follow us on twitter: @GoAfricaNetwork
Published Apr 21, 2015 10:37 AM
A UCLA study finds that few doctors prescribe a low-cost drug that has been proven effective in preventing the onset of diabetes. The study found that only 3.7 percent of U.S. adults with pre-diabetes were prescribed metformin during a recent three-year period.
Metformin and lifestyle changes both can prevent the onset of diabetes, but people often struggle to adopt healthier habits, says Tannaz Moin, MD, assistant professor of medicine in the Division of Endocrinology at the David Geffen School of Medicine at UCLA and at the VA Greater Los Angeles Healthcare System. “Diabetes is prevalent, but pre-diabetes is even more prevalent, and we have evidence-based therapies like metformin that are very safe and that work,” Dr. Moin says. “Metformin is rarely being used for diabetes prevention among people at risk for developing the disease. This is something that patients and doctors need to be talking about and thinking about.”
It is estimated that about one-third of adults in the U.S. are pre-diabetic, a condition marked by higher-than-normal blood-sugar levels. In 2008, the American Diabetes Association added metformin to its “Standards for Medical Care in Diabetes” guidelines for use in diabetes prevention for those at very high risk who are under age 60, are severely obese or have a history of gestational diabetes. Under the guidelines, metformin may also be considered for patients whose blood sugar is above normal but not yet in the diabetes range.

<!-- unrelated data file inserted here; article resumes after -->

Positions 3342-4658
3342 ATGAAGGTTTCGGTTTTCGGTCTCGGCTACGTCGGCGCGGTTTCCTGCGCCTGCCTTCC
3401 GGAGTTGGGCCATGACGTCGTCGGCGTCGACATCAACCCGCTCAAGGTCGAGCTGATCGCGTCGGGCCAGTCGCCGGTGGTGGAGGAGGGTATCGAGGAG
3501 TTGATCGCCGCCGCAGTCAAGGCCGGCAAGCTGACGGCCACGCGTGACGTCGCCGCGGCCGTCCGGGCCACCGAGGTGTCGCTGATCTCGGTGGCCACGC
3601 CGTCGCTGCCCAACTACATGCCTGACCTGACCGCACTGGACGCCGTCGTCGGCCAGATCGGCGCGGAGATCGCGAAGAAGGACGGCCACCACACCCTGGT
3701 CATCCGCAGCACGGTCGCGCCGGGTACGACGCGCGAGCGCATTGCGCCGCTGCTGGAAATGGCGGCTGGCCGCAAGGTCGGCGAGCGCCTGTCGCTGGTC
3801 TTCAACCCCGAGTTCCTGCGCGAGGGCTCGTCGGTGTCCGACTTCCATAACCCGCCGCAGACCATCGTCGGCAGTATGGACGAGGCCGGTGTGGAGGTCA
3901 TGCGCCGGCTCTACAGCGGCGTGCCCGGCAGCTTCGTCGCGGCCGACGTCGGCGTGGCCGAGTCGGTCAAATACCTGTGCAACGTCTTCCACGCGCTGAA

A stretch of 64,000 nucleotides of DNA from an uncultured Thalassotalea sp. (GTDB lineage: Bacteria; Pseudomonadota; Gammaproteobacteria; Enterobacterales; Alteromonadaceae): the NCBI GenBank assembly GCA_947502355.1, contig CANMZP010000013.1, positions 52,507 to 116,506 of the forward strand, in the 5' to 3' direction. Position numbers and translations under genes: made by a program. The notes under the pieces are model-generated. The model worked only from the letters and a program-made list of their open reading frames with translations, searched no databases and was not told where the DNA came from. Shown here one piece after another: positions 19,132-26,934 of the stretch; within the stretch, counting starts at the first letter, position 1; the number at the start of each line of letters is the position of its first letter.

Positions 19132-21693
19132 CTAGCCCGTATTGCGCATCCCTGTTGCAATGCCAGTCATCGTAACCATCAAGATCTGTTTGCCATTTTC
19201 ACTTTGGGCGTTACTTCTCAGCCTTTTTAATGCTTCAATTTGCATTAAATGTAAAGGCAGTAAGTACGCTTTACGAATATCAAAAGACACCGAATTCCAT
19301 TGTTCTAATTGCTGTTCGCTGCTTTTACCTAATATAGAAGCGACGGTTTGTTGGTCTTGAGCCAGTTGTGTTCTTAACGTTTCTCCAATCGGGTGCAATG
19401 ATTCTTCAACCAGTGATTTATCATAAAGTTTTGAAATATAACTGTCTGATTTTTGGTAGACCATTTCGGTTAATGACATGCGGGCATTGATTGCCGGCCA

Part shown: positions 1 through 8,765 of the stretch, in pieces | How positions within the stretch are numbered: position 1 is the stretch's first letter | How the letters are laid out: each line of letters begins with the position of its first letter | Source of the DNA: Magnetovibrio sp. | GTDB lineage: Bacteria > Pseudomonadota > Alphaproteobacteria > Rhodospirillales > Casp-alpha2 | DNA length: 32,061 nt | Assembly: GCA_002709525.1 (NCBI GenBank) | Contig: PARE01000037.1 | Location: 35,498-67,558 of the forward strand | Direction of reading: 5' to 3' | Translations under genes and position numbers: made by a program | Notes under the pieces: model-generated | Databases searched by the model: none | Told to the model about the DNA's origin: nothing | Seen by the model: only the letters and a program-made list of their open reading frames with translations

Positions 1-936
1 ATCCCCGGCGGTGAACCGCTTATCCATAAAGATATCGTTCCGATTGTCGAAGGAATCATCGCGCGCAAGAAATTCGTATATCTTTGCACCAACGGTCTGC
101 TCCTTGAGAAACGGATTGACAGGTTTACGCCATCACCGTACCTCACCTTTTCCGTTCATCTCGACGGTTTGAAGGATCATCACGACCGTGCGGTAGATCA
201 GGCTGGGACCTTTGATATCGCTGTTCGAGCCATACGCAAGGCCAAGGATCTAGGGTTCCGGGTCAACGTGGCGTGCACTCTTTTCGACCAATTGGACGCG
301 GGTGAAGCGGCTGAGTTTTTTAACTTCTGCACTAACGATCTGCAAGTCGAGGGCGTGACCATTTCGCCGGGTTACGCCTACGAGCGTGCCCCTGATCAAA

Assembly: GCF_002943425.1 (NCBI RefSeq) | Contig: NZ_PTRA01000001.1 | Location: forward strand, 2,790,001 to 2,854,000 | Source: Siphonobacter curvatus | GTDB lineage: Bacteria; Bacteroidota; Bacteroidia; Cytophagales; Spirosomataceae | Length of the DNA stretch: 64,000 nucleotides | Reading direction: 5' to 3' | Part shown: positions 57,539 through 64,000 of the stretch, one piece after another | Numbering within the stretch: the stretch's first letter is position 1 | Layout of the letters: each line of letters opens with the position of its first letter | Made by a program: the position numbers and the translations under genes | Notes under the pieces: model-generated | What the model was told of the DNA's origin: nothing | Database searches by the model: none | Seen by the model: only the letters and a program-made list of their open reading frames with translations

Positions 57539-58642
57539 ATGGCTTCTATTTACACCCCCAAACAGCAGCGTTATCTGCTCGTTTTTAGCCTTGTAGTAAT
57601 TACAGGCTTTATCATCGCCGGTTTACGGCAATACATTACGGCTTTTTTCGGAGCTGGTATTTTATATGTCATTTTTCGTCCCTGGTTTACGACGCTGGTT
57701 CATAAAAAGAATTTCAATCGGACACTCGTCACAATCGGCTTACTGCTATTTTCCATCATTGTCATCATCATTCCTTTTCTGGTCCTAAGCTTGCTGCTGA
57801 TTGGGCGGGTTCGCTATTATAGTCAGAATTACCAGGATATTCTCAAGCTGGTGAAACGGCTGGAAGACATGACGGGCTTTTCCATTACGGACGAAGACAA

The researchers examined data from 2010 to 2012 from UnitedHealthcare, the nation’s largest private insurer, for a national sample of 17,352 adults aged 19 to 58 with pre-diabetes. They also found:
• The prevalence of metformin prescriptions was 7.8 percent for severely obese patients.
• Metformin prescriptions were nearly twice as high for women (4.8 percent) as for men (2.8 percent).
• Among people with pre-diabetes, the prevalence of prescriptions for obese individuals was 6.6 percent, versus 3.5 percent for non-obese people.
• Among people who had pre-diabetes and two other chronic diseases, 4.2 percent received prescriptions for metformin, versus 2.8 percent of people with pre-diabetes and no other chronic diseases.
The reasons for the underuse of metformin are not clear, the researchers write, but they could include a lack of knowledge of the 2002 Diabetes Prevention Program Study, which showed that both lifestyle changes and metformin use can prevent or delay progression to diabetes among those with pre-diabetes; the fact that the drug does not have Food and Drug Administration approval for prediabetes; and reluctance by patients and doctors to “medicalize” pre-diabetes.
Potential limitations to the study included a lack of access to data on participation in lifestyle programs; possible misclassification of pre-diabetes and metformin use; the fact that the analysis focused on adults with commercial insurance, which could make the findings inapplicable to uninsured or older adults; and the researchers’ inability to independently verify patients’ eligibility to receive metformin under the American Diabetes Association guidelines.